Blog Home I Erased That Hard Drive. Didn't I? Part 2 of 8

Posted by CRU

I Erased That Hard Drive. Didn't I? Part 2 of 8

We recently purchased 20 used hard disk drives from eBay and used basic file recovery software to examine the drive contents. 

Data that people would consider extremely valuable – tax records, privileged attorney/client information, scans of completed federal forms, and more – often creates digital footprints we'd rather not leave behind.

This post is a part of a eight-part series from the white paper "Hard Drive Security Study". Can't wait to read the whole paper? You don't have to! Read it right here



Most people use their computers for more than “just email”. We use computers to help us with our taxes, buy goods online, interact with our banks, pay our bills, connect to social media, and store our personal photos. This means that our hard drive is likely to record our social security numbers, income, address, credit card numbers, personal account information, and keeps photos of ourselves, our friends, and family members. A modern hard drive paints— and stores—a fairly complete picture of our lives. One common myth we hear is “I’m not important enough to be interesting to a data thief.” There are many types of valuable data that are on your hard drive right now. Even if someone only uses a computer for email, an email address book is worth money. Combined with demographic information, email addresses become even more valuable. An identify thief, armed only with a compromised email account, can impersonate a victim and obtain increasing levels of access to other accounts. Many online accounts/ institutions often consider ownership of an email address to be a valid form of identification. A password to an email account grants access to social media sites, for example, where the attacker may learn answers to personal security questions, such as “mother’s maiden name” or “favorite pet”—information that can then be used to gain access on “more secure” websites, such as banks.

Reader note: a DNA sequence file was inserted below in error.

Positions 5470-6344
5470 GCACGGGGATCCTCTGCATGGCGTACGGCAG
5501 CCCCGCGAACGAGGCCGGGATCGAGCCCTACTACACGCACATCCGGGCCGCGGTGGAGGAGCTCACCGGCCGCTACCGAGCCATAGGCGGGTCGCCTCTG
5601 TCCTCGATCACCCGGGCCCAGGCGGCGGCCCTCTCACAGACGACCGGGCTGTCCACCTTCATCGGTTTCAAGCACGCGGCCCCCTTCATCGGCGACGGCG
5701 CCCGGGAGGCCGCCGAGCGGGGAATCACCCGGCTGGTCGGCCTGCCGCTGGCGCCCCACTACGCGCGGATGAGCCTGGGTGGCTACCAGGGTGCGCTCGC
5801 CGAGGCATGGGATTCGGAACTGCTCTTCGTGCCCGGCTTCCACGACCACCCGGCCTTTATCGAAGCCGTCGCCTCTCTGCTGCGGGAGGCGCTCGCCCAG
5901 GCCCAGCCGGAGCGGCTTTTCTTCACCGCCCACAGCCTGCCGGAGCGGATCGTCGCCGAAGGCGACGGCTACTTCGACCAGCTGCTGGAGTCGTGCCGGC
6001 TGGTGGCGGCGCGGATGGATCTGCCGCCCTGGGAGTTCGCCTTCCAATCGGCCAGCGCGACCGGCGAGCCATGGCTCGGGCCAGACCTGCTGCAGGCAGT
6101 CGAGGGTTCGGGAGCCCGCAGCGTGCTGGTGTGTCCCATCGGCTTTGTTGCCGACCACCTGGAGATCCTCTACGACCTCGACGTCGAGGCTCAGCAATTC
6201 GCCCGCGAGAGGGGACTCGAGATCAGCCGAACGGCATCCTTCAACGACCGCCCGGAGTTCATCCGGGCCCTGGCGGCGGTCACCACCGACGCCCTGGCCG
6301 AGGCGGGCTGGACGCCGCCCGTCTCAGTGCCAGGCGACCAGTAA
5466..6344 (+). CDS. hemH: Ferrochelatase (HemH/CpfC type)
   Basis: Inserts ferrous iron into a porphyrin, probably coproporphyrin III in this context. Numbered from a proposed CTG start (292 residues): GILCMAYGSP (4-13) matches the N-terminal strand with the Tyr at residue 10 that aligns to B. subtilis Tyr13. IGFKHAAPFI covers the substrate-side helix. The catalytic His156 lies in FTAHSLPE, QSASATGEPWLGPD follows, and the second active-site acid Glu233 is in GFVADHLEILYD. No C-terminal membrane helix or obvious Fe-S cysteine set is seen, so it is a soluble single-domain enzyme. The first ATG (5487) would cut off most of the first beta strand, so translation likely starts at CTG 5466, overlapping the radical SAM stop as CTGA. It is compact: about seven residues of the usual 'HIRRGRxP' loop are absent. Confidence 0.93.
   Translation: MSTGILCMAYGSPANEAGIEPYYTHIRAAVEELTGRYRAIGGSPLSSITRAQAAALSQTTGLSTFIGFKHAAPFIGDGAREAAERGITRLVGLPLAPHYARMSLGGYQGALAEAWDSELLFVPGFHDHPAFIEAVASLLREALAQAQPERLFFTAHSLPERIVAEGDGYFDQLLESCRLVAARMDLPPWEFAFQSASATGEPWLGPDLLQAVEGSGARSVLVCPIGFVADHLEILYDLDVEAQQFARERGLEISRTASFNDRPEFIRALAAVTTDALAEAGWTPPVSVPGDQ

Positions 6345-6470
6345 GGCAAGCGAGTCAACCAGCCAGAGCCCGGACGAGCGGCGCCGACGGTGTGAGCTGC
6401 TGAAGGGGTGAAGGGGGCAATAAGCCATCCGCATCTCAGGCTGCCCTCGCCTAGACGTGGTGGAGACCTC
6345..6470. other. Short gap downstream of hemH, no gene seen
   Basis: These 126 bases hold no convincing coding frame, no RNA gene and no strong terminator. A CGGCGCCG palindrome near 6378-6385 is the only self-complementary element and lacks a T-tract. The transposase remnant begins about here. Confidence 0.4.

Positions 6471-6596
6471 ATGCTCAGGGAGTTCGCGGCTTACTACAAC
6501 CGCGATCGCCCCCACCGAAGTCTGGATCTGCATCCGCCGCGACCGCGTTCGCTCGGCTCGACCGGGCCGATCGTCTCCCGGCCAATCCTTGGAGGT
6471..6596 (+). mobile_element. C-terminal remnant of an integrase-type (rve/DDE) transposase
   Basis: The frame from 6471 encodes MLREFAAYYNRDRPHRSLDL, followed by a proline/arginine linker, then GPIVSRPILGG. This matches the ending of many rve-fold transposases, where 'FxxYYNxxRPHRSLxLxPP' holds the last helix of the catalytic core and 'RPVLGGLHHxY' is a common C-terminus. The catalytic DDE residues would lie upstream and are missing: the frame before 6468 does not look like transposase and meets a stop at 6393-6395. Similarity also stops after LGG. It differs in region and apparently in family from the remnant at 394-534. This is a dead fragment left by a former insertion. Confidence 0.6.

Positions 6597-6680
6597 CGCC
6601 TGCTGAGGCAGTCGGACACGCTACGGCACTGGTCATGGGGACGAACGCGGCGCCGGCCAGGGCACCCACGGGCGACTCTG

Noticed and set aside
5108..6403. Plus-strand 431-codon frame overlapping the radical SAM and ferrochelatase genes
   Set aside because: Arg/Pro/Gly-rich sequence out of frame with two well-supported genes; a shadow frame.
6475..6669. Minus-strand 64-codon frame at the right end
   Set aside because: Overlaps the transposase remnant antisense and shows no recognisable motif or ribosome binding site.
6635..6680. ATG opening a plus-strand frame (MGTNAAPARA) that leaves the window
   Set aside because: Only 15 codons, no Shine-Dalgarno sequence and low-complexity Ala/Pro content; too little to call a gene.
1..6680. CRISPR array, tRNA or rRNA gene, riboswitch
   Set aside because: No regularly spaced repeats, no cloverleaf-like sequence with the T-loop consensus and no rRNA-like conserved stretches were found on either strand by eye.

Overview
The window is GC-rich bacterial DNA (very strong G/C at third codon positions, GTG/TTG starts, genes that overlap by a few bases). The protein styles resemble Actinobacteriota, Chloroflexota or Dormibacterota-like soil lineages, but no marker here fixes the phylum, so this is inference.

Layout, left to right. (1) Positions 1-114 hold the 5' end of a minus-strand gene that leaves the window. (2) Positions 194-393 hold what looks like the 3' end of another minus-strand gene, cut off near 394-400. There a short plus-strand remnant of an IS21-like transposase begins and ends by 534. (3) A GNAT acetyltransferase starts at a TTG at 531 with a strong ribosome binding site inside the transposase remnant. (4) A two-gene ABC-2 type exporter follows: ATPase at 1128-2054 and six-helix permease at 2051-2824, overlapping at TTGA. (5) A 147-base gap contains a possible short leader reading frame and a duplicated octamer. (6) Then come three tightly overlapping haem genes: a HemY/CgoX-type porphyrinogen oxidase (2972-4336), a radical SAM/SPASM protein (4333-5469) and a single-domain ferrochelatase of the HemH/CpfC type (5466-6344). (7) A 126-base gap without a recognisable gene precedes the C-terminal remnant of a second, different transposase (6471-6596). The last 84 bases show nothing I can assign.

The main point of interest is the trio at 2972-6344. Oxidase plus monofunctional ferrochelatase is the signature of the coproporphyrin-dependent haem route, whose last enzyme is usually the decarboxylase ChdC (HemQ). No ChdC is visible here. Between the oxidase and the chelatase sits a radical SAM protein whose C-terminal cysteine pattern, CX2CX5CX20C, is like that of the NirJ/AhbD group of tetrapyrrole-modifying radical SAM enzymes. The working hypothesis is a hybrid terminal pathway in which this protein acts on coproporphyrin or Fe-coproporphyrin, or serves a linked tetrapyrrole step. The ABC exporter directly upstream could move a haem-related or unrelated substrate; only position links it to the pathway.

We found everything a bad guy would want: Credit card numbers, Social Security numbers, tax records, addresses, birth certificates, college registration information, personal photos, and more. It’s lucky for the former owners of these drives that we’re the good guys. These drives and all copies of the data on them were securely erased after the examination.

Read Hard Drive Security Study NOW

This post is an excerpt from the white paper "Hard Drive Security Study"